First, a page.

Ross Butler

Ross Butler, from Norwich Township, Oxford County, Ontario excelled in producing agricultural art, now treasured worldwide. Through hard work and attention to detail, he honed his talent arising from a childhood hobby. Although he is recognized as Canada’s preeminent authority on farm animal portraits, his visions and observations were expressed in paintings, sculptures, photographs, speech and historical writings. Because of his great quest for accuracy, Mr. Butler developed a theory of proportions in the anatomy of farm livestock. He correlated the animal measurements for illustrating the Ideal (Standard) Type animals for which he achieved world recognition.

Mr. Butler initiated the proposal to illustrate breeds of domestic livestock for use in schools. He painted portraits of famed Holsteins and Jerseys, then created the first True Type Jersey cow and bull portraits. After his artwork was shown at a national show in Ohio a commission came to create Ideal Type portraits and models for the American Percheron Association.

By 1938, the Ontario government commissioned Ross to paint all domestic livestock breeds. The Quebec government commissioned him to paint the “Canadian” cow and horse. Mr. Butler was acclaimed World’s Leading Farm Animal Painter at the International Livestock Expo of the Californias. Then, the Montreal Star and Family Herald acquired rights to publish prints of all True Type portraits.

In 1947, Ross Butler was commissioned by the Ontario Dairy Producers to create sculptures of butter at the Canadian National Exhibition and the Royal Agricultural Winter Fair.

“Famous Holsteins”, a large format picture of some of Canada’s best Holsteins was created for display at the Royal Agricultural Winter Fair in 1968. Later, updating of the Holstein True Type illustration was joined by the new Holstein True Type model and a painting of the Ideal Type Black Australorps Rooster.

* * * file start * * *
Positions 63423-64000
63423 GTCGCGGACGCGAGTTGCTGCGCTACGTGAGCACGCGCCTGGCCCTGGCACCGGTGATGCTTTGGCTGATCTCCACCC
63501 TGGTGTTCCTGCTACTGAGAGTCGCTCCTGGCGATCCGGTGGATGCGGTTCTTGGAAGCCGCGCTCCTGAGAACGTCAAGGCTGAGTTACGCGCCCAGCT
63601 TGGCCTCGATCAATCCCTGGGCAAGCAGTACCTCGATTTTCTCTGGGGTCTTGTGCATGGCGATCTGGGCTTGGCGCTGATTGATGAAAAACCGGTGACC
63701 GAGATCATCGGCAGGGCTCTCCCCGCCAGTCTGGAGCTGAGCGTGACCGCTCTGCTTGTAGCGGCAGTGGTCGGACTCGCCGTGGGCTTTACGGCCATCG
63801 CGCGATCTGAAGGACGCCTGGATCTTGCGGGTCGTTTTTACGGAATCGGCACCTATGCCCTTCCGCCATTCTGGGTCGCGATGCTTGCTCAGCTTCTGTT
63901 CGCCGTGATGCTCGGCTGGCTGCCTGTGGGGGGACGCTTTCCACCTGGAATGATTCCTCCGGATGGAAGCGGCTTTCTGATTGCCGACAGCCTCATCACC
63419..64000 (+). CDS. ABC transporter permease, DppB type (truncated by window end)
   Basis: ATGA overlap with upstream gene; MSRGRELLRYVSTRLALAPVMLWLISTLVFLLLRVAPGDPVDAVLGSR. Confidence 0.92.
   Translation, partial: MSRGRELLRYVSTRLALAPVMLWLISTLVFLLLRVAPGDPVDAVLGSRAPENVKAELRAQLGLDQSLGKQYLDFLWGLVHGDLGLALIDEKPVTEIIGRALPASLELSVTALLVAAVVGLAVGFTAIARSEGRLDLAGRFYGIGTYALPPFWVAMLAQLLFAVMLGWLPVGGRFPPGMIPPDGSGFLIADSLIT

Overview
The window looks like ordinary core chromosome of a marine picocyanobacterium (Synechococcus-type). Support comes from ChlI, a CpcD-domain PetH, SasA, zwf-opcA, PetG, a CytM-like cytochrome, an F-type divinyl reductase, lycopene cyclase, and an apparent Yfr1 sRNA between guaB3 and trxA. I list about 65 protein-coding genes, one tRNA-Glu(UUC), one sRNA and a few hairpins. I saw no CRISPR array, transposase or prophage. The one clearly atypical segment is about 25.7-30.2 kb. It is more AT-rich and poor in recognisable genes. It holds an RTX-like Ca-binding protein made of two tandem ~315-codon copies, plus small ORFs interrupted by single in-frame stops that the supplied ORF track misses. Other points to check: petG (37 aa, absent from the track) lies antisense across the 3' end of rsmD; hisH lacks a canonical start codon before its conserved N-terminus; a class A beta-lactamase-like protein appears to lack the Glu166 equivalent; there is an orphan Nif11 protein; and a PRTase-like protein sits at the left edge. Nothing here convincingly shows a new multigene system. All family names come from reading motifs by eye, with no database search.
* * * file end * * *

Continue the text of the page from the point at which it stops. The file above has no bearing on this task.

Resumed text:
A painting of two dozen farm animals entitled Royal Review was completed for showing at the Royal Winter Fair and in 1974 a large format picture of All Canadian Holsteins was completed. Updating of the Ideal Type Jersey cow portrait and the Holstein cow and bull True Type models was done later.

Mr. Butler was commissioned to do paintings and sculptures privately during his career. He created the widely acclaimed crest of Norwich Township, the international recognized Jersey Canada logo, the World Jersey Bureau logo for an international conference held in Canada, the “Black Horse,” and others.

Devotion to art did not stop Ross Butler from publishing a song in 1928, inventing Rainshoe rubber footwear in 1929, publishing a history of the breeds to accompany the animal portraits, artificially inseminating an Oxford County Jersey cow in 1942, breeding and showing 86 varieties of fancy poultry, buying and selling cattle and serving as president of the Oxford Jersey Club, The Oxford Museum and the Oxford Breeding Unit (which later became the Central Unit for the first independent All Breed AI unit for beef and dairy cattle).

Ross Butler was recognized by: a Holstein-Friesian Association of Canada Certificate of Recognition, a Ministry of Agriculture Bicentennial Certificate of Merit, a Butler Project of the Federated Women’s Institutes of Ontario, a Royal Agricultural Winter Fair Salute for Contributions to Agriculture, an OMAF Centennial award, and an Honourary Membership in the Ontario Institute of Agrologists.

Ross Butler enjoyed speaking about his life’s work and showing people around his gallery, a converted barn on the farm where he lived on the outskirts of Woodstock. One of his last projects was a home video made to take his place in guiding interested persons through his agricultural art collection.

Ross Butler has earned the honour of being named to the Canadian Agricultural Hall of Fame.

Nominated By:
  • David Butler